One account of how the new band's name was chosen held that Moon and Entwistle had suggested that a supergroup with Page and Beck would go down like a "lead balloon", an idiom for disastrous results. The group dropped the 'a' in lead at the suggestion of their manager, Peter Grant, so that those unfamiliar with the term would not pronounce it "leed". The ...
Led Zeppelin's concert in Inglewood, California on March 27, 1975 included the longest version of Dazed and Confused the band ever played. On this particular night, they performed an unfathomable 45 minute long version of a song that lasted just 6 minutes and 28 seconds on their official debut release.
The only known document of this mammoth take on the ...
These are two different songs, although a lot of the elements (key, scale, harmonies, melodies) are quite similar in places.
Led Zeppelin's song was originally titled "Driving to Kashmir", and had begun as a lyric Plant had been inspired to write in the autumn of 1973 after a drive through southern Morocco.
The music evolved in the studio:
The book Hammer of the Gods by Steven Davis records a few of the nicknames that members of Led Zeppelin had for each other.
Bonzo - John Bonham, due to his wild-man nature
Percy - Robert Plant, for his high voice and effeminate mannerisms
Led Wallet - Jimmy Page, for his tightness in spending money
Jonesy - John Paul Jones most likely regarding to his last ...
The guitar riff/chord structure has hints of Stairway to Heaven, but in a different key
The verse sounds like anything by ZZ Top, with a touch of Rocky Mountain Way, minus the shuffle.
WhoSampled has it listed as a cover by Dream Theatre, but no instances of it being sampled directly
"Sweet little baby" is a recurrent lyric in Led Zeppelin's song "Dazed and Confused" song from their 1969 Album "Led Zeppelin".
That's about as far as I can get to identify the song you are looking for.
It's true that Led Zeppelin were notorious music thieves (with "Lemon Song" being a particularly infamous example). Like many other British musicians of the time, they had an unpleasant tendency to treat black American music as if it was a freely available natural resource, available to be plundered, and only under the domain of copyright after some white ...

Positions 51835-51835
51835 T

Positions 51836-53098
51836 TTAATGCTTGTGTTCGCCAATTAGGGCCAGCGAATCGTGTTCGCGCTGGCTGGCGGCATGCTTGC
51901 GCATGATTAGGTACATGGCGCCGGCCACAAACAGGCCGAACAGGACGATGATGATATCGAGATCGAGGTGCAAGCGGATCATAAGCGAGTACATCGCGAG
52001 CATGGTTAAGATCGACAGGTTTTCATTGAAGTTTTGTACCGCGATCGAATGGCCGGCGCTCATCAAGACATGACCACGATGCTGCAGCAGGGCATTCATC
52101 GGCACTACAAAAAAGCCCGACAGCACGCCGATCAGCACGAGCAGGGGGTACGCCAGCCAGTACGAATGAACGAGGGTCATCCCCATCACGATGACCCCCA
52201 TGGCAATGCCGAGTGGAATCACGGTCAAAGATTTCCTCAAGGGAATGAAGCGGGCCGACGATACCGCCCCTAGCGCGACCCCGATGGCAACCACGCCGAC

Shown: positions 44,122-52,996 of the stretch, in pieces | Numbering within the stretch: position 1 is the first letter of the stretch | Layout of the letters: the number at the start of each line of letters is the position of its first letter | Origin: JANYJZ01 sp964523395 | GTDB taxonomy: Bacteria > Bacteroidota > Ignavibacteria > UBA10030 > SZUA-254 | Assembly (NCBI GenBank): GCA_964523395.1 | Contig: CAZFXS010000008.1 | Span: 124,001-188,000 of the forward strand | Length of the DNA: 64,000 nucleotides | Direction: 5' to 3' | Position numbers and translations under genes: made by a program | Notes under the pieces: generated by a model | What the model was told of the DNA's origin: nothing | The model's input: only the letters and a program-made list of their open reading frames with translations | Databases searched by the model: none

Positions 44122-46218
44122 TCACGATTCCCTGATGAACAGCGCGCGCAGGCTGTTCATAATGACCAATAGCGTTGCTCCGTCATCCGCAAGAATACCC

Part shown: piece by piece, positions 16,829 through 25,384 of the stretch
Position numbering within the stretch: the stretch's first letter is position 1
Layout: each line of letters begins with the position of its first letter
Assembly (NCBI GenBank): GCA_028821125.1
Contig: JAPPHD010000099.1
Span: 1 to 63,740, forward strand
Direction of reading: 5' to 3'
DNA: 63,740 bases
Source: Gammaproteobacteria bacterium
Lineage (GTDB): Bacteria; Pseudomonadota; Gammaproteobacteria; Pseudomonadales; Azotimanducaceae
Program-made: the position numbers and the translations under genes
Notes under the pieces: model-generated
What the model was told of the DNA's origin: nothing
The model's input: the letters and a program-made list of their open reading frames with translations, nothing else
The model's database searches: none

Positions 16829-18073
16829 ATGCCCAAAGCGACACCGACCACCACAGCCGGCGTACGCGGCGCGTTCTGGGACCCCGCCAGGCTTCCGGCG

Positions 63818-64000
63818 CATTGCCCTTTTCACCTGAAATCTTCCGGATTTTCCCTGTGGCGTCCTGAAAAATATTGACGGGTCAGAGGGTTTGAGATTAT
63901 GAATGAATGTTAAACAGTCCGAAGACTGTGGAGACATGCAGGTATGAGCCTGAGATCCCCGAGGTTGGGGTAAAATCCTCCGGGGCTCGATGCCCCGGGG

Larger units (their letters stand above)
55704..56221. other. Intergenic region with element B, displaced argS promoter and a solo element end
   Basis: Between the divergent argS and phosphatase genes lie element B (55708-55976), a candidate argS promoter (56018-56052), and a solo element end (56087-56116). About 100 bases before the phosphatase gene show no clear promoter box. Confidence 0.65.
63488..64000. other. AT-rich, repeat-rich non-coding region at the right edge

It sounds like you're looking for "Early Music." See if these meet your needs --these are all from YouTube searches for some combination of these terms: "flute", "harp", "lute", "early music", "renaissance."
The short answer:
This is based on some old blues songs that influenced the band. Some of the lyrics are from blues singer Albert King's song "The Hunter,"(https://www.youtube.com/watch?v=bHxsjJ3BdLQ) and much of the song was derived from Howlin' Wolf's "How Many More Years." (https://www.youtube.com/watch?v=OpKB6OZ_B4c)
Some other Led ...
Radio stations usually have to pay every time they play a song, or pay for a certain amount of playtime, but also have to pay an initial licensing fee to be able to play the songs at all, so to limit costs they only purchase a small number of song licenses.
People in general want to hear the most popular songs, and want some consistency in their music, so ...
On the heavy rock side I would suggest the very young band YAK: they released their first album "Alas Salvation" on 2016. Here you'll find their youtube channel, where you can taste some of their tunes.
On the psych side I recommend the band Temples: here you'll find their debut single (2012), but all their "Sun Structures" album (2014) is great.
And, oh, ...
I recommend the young austrian Band Mother's Cake. They sound really a lot like classic 70's rock. I saw them at a festival this summer and was quite impressed. Check out this 6-track live video for a start.
norcal johnny pointed me to the right direction. The song I was looking for was indeed The Hunter, but covered by Free.
Hence, the album I was listening that day was Free - Tons of SOBs.
What made it difficult to find is that in this version, the singer says "Ain't no use to hide".
You're right, the peppy rhythmic line is very reminiscent of "All of My Love", although the instrumentation is different from that song. As far as the instruments, it sounds like a very characteristic drum sound and guitar sound for Led Zeppelin as well. Compare this classic Led Zeppelin track Black Dog.
The song itself isn't that similar, but the way ...
Over here in England there used to be a famous TV gardener called Percy Thrower and I recall reading somewhere the nick name derived from an in joke amoung the band about watching our own Plant grow and develop.I would think because of this the name came about earlier on in Zeppelins career as grow and develop he did and as we all know he "blossomed" in to a ...